Korean J Crit Care Med.  2016 Feb;31(1):34-38. 10.4266/kjccm.2016.31.1.34.

Malignant Neuroleptic Syndrome following Deep Brain Stimulation Surgery of Globus Pallidus Pars Internus in Cerebral Palsy

Affiliations
  • 1Department of Neurosurgery, Seoul National University Hospital, Seoul, Korea. paeksh@snu.ac.kr
  • 2Department of Anesthesiology, Seoul National University Hospital, Seoul, Korea.
  • 3Department of Neurology, Seoul National University Hospital, Seoul, Korea.

Abstract

Neuroleptic malignant syndrome (NMS) is a rare but potentially lethal outcome caused by sudden discontinuation or dose reduction of dopaminergic agents. We report an extremely rare case of NMS after deep brain stimulation (DBS) surgery in a cerebral palsy (CP) patient without the withdrawal of dopaminergic agents. A 19-year-old girl with CP was admitted for DBS due to medically refractory dystonia and rigidity. Dopaminergic agents were not stopped preoperatively. DBS was performed uneventfully under monitored anesthesia. Dopaminergic medication was continued during the postoperative period. She manifested spasticity and muscle rigidity, and was high fever resistant to anti-pyretic drugs at 2 h postoperative. At postoperative 20 h, she suffered cardiac arrest and expired, despite vigorous cardiopulmonary resuscitation. NMS should be considered for hyperthermia and severe spasticity in CP patients after DBS surgery, irrespective of continued dopaminergic medication.

Keyword

cerebral palsy; deep brain stimulation; neuroleptic malignant syndrome

MeSH Terms

Anesthesia
Cardiopulmonary Resuscitation
Cerebral Palsy*
Deep Brain Stimulation*
Dopamine Agents
Dystonia
Female
Fever
Globus Pallidus*
Heart Arrest
Humans
Muscle Rigidity
Muscle Spasticity
Neuroleptic Malignant Syndrome
Postoperative Period
Young Adult
Dopamine Agents

Figure

  • Fig. 1. Axial (A) and coronal (B) postoperative computed tomography images. There was no intracranial abnormality and electrode leads were in the proper positions.

  • Fig. 2. An X-ray image shows no significant chest abnormality, however it does reveal abdominal air fluid levels suggesting ileus.

  • Fig. 3. A schematic illustration of changes in body temperature and the management of hyperthermia during the perioperative period. BT: body temperature; BP: blood pressure; HR: heart rate; RR: raspiration rate; R-ward: recovery ward; CPR: cardiopulmonary resuscitation; ICU: intensive care unit.


Reference

References

1. Vidailhet M, Yelnik J, Lagrange C, Fraix V, Grabli D, Thobois S, et al. Bilateral pallidal deep brain stimulation for the treatment of patients with dystonia-choreoathetosis cerebral palsy: a prospective pilot study. Lancet Neurol. 2009; 8:709–17.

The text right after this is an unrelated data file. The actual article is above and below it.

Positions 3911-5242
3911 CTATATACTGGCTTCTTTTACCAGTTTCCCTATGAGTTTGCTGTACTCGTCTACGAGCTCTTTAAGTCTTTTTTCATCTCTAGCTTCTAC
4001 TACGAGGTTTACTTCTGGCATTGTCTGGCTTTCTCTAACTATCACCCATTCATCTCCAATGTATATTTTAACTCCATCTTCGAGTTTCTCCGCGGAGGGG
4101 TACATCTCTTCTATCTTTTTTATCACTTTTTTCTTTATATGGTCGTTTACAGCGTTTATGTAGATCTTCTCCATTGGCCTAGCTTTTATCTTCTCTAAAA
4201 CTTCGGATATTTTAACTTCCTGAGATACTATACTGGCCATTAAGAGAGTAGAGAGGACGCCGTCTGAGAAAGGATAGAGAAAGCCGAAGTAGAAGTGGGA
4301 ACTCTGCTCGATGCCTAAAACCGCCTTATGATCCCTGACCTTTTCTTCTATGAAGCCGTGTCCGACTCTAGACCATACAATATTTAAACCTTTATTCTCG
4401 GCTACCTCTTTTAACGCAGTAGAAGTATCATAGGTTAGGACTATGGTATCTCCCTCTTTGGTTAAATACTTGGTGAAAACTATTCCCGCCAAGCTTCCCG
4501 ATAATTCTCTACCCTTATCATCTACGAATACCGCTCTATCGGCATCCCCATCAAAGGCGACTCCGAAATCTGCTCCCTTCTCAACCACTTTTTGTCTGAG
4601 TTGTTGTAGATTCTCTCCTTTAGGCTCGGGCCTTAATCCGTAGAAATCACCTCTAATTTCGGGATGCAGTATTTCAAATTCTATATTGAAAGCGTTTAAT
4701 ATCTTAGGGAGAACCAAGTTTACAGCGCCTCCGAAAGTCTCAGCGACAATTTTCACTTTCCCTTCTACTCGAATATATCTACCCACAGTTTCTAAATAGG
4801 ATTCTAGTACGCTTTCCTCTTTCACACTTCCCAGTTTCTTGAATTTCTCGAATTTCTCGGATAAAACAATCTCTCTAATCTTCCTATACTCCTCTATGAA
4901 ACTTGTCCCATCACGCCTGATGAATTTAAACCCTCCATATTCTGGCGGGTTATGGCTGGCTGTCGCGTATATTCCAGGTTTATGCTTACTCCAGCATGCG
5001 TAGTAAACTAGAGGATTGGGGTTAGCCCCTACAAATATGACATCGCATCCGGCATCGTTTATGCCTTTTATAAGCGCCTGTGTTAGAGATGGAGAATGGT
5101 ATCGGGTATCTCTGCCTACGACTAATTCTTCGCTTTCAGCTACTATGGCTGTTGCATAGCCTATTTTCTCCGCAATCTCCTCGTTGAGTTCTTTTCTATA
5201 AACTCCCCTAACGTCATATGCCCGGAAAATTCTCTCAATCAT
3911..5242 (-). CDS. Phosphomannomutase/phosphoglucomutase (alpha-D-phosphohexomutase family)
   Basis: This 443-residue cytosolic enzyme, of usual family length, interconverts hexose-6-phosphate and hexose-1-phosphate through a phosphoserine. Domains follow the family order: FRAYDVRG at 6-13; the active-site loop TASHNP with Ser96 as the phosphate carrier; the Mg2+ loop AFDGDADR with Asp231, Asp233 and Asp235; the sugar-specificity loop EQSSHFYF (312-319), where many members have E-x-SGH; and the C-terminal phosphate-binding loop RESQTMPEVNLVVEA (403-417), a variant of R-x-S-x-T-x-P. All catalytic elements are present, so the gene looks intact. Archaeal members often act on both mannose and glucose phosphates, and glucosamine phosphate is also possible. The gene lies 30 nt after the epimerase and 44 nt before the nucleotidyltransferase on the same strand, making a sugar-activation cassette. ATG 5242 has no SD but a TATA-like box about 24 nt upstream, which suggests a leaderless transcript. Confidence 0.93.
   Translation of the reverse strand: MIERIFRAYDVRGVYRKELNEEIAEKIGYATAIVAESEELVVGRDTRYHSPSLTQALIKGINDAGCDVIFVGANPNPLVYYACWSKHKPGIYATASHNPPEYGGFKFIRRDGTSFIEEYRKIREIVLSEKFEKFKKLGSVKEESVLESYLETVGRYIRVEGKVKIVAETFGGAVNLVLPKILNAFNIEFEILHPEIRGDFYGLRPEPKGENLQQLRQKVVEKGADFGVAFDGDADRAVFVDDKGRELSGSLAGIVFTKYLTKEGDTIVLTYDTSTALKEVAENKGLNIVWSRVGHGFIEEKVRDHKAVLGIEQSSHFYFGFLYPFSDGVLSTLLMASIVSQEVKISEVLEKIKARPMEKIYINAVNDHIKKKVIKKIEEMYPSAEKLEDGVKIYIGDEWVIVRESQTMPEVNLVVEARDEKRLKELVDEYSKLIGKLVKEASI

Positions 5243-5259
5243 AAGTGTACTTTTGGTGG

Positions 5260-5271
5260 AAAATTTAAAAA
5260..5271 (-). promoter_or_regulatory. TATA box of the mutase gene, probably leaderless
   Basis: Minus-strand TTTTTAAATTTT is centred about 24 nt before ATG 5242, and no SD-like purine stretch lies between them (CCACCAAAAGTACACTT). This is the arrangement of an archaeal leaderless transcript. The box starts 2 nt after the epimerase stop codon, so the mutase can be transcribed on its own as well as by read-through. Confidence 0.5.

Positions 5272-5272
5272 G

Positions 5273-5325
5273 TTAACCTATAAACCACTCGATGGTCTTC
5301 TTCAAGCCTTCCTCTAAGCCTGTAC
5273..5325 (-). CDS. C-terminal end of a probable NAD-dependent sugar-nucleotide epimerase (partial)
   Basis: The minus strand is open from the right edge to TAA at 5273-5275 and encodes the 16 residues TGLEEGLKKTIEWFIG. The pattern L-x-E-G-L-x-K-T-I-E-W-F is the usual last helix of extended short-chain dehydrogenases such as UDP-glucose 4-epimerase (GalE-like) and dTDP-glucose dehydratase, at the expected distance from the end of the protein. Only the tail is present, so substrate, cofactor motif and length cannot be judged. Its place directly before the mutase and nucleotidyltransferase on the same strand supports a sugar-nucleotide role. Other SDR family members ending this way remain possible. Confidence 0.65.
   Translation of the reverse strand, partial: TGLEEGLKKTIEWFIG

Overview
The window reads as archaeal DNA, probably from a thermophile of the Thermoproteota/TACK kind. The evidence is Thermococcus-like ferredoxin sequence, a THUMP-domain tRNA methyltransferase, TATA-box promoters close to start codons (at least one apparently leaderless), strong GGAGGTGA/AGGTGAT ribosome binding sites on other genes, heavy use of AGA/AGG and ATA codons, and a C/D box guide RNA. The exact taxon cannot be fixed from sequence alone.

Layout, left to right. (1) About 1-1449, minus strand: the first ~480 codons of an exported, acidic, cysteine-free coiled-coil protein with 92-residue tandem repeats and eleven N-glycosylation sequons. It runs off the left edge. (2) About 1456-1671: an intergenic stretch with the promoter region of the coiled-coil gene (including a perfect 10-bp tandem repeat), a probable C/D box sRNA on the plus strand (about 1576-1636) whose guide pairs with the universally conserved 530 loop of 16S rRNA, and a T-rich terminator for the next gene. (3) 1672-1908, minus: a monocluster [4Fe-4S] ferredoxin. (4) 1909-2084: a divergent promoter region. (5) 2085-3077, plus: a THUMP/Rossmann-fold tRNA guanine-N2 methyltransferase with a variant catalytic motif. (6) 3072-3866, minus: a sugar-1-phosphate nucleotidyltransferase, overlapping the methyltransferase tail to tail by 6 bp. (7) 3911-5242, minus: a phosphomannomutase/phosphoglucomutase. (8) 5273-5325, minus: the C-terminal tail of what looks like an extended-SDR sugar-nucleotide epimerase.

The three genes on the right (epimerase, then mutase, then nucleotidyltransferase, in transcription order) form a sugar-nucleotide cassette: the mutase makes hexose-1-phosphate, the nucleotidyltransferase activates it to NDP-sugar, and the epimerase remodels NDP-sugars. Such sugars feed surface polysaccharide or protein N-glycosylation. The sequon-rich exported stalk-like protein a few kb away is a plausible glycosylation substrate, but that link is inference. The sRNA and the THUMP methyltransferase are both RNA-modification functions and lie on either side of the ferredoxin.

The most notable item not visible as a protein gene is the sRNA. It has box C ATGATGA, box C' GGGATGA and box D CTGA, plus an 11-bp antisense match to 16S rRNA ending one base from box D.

Article
2. Jankovic J. Dystonia: medical therapy and botulinum toxin. Adv Neurol. 2004; 94:275–86.
3. Bhidayasiri R. Dystonia: genetics and treatment update. Neurologist. 2006; 12:74–85.
4. Kim AR, Chang JW, Chang WS, Park ES, Cho SR. Two-year outcomes of deep brain stimulation in adults with cerebral palsy. Ann Rehabil Med. 2014; 38:209–17.
Article
5. Adnet P, Lestavel P, Krivosic-Horber R. Neuroleptic malignant syndrome. Br J Anaesth. 2000; 85:129–35.
Article
6. Newman EJ, Grosset DG, Kennedy PG. The parkinsonism-hyperpyrexia syndrome. Neurocrit Care. 2009; 10:136–40.
Article
7. Kipps CM, Fung VS, Grattan-Smith P, de Moore GM, Morris JG. Movement disorder emergencies. Mov Disord. 2005; 20:322–34.
Article
8. Nicholson D, Chiu W. Neuroleptic malignant syndrome. Geriatrics. 2004; 59:36. 38-40.
9. American Psychiatric Association. Diagnostic and statistical manual of mental disorders: DSM-IV-TR. Washinton: American Psychiatric Association;2000. p. 795–8.
10. Levenson JL. Neuroleptic malignant syndrome. Am J Psychiatry. 1985; 142:1137–45.
11. Pranzatelli MR. Oral pharmacotherapy for the movement disorders of cerebral palsy. J Child Neurol. 1996; 11 Suppl 1:S13–22.
Article
12. DeLong M, Wichmann T. Deep brain stimulation for movement and other neurologic disorders. Ann N Y Acad Sci. 2012; 1265:1–8.
Article
13. Benabid AL, Benazzouz A, Hoffmann D, Limousin P, Krack P, Pollak P. Long-term electrical inhibition of deep brain targets in movement disorders. Mov Disord. 1998; 13 Suppl 3:119–25.
Article
14. Vercueil L, Krack P, Pollak P. Results of deep brain stimulation for dystonia: a critical reappraisal. Mov Disord. 2002; 17 Suppl 3:S89–93.
Article
15. Counelis GJ, Simuni T, Forman MS, Jaggi JL, Trojanowski JQ, Baltuch GH. Bilateral subthalamic nucleus deep brain stimulation for advanced PD: correlation of intraoperative MER and postoperative MRI with neuropathological findings. Mov Disord. 2003; 18:1062–5.
Article
16. Urasaki E, Fukudome T, Hirose M, Nakane S, Matsuo H, Yamakawa Y. Neuroleptic malignant syndrome (parkinsonism-hyperpyrexia syndrome) after deep brain stimulation of the subthalamic nucleus. J Clin Neurosci. 2013; 20:740–1.
Article
17. Perry D, Birthi P, Salles S, McDowell S. Neuroleptic malignant syndrome associated with the use of carbidopa/levodopa for dystonia in persons with cerebral palsy. PM R. 2012; 4:383–4.
Article
18. Sakkas P, Davis JM, Janicak PG, Wang ZY. Drug treatment of the neuroleptic malignant syndrome. Psychopharmacol Bull. 1991; 27:381–4.
19. Tse L, Barr AM, Scarapicchia V, Vila-Rodriguez F. Neuroleptic malignant syndrome: a review from a clinically oriented perspective. Curr Neuropharmacol. 2015; 13:395–406.
Article
Full Text Links
  • KJCCM
Actions
Cited
CITED
export Copy
Close
Share
  • Twitter
  • Facebook
Similar articles
Copyright © 2023 by Korean Association of Medical Journal Editors. All rights reserved.     E-mail: koreamed@kamje.or.kr